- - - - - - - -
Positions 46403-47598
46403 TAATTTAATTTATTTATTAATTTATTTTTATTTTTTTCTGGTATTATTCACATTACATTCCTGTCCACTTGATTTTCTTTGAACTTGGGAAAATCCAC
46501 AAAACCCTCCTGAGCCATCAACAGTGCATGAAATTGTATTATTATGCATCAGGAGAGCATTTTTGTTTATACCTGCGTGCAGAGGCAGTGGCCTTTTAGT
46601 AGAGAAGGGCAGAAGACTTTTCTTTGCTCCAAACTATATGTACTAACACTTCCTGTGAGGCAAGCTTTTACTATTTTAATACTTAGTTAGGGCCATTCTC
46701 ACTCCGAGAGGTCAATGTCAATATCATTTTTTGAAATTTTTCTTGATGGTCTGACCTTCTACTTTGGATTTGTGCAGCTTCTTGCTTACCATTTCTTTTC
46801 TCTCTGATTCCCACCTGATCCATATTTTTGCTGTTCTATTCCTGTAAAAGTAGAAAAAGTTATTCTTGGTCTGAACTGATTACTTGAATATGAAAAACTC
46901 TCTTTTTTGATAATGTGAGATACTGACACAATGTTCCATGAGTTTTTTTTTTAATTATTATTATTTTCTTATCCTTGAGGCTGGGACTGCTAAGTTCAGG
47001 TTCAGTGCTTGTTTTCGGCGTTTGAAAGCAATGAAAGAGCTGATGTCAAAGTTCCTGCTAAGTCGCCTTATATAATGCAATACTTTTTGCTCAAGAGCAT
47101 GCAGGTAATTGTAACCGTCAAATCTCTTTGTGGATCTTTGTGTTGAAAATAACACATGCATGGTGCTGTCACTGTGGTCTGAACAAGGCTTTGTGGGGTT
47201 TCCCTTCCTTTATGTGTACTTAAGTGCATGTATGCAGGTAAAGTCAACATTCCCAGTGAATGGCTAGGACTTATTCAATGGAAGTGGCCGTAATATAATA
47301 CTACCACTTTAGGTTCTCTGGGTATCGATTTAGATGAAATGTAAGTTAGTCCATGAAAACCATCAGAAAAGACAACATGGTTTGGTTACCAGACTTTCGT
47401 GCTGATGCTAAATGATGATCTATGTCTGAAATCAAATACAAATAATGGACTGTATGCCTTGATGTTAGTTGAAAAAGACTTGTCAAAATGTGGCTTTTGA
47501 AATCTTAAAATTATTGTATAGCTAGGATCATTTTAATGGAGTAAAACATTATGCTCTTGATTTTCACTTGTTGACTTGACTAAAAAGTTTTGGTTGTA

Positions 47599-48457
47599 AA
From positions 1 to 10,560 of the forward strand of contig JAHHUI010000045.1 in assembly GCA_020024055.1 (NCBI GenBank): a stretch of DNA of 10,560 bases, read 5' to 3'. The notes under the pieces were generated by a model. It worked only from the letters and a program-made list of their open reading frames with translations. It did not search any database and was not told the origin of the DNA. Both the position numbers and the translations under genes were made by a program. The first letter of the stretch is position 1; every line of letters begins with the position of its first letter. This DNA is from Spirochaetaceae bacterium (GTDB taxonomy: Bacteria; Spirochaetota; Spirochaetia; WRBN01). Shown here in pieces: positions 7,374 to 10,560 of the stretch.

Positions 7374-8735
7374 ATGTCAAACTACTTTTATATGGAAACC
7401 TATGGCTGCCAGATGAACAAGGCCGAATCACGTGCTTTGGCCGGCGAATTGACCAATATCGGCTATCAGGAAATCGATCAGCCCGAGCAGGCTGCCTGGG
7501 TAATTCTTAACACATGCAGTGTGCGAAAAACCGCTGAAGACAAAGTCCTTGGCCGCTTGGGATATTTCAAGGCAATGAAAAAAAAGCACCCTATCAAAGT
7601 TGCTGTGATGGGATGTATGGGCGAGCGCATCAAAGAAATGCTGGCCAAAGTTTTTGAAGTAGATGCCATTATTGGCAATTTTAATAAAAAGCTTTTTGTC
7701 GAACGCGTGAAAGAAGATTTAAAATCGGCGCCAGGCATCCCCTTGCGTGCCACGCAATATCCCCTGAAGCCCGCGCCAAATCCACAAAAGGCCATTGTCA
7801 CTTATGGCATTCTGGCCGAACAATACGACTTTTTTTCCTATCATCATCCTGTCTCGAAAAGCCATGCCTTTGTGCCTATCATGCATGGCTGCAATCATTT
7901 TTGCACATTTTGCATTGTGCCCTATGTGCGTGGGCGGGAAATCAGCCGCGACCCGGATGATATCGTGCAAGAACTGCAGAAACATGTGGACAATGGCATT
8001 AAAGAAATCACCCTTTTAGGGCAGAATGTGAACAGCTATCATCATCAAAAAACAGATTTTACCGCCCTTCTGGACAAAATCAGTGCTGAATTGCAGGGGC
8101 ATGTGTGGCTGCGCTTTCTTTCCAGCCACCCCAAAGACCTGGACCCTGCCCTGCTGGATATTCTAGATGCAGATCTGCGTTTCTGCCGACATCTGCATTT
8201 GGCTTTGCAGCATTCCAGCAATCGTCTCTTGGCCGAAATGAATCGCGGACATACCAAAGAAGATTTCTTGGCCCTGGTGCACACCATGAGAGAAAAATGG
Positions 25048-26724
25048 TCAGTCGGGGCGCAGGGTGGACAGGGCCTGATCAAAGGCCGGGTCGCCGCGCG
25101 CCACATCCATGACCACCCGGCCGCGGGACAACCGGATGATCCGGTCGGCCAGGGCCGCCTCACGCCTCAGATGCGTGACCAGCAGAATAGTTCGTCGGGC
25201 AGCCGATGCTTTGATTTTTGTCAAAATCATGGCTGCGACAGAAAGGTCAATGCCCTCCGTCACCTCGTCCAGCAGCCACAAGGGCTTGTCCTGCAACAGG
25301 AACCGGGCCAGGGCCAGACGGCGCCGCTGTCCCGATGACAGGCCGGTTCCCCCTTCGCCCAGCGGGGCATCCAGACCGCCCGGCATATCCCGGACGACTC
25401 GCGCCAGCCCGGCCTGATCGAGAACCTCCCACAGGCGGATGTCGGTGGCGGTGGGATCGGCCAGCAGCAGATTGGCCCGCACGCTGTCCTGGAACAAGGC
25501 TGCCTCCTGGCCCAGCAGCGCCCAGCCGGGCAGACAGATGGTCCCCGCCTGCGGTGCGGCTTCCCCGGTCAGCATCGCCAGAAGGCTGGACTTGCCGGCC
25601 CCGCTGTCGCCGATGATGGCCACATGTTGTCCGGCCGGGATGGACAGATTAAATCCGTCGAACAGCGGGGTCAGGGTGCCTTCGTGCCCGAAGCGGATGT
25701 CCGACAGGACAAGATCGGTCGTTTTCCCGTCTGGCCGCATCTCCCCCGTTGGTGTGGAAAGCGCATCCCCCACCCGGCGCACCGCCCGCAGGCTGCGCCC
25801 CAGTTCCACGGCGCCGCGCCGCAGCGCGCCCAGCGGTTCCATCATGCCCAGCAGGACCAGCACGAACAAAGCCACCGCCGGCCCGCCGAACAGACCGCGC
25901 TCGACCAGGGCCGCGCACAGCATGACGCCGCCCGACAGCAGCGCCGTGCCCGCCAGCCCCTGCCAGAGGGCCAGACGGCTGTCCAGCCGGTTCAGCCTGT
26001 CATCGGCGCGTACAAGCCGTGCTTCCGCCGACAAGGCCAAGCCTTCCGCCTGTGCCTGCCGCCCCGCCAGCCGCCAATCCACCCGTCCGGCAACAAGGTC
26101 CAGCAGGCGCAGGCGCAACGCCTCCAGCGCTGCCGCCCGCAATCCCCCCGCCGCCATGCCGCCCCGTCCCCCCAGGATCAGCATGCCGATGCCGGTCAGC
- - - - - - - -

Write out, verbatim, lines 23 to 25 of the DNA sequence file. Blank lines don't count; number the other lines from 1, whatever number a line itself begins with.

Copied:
7801 CTTATGGCATTCTGGCCGAACAATACGACTTTTTTTCCTATCATCATCCTGTCTCGAAAAGCCATGCCTTTGTGCCTATCATGCATGGCTGCAATCATTT
7901 TTGCACATTTTGCATTGTGCCCTATGTGCGTGGGCGGGAAATCAGCCGCGACCCGGATGATATCGTGCAAGAACTGCAGAAACATGTGGACAATGGCATT
8001 AAAGAAATCACCCTTTTAGGGCAGAATGTGAACAGCTATCATCATCAAAAAACAGATTTTACCGCCCTTCTGGACAAAATCAGTGCTGAATTGCAGGGGC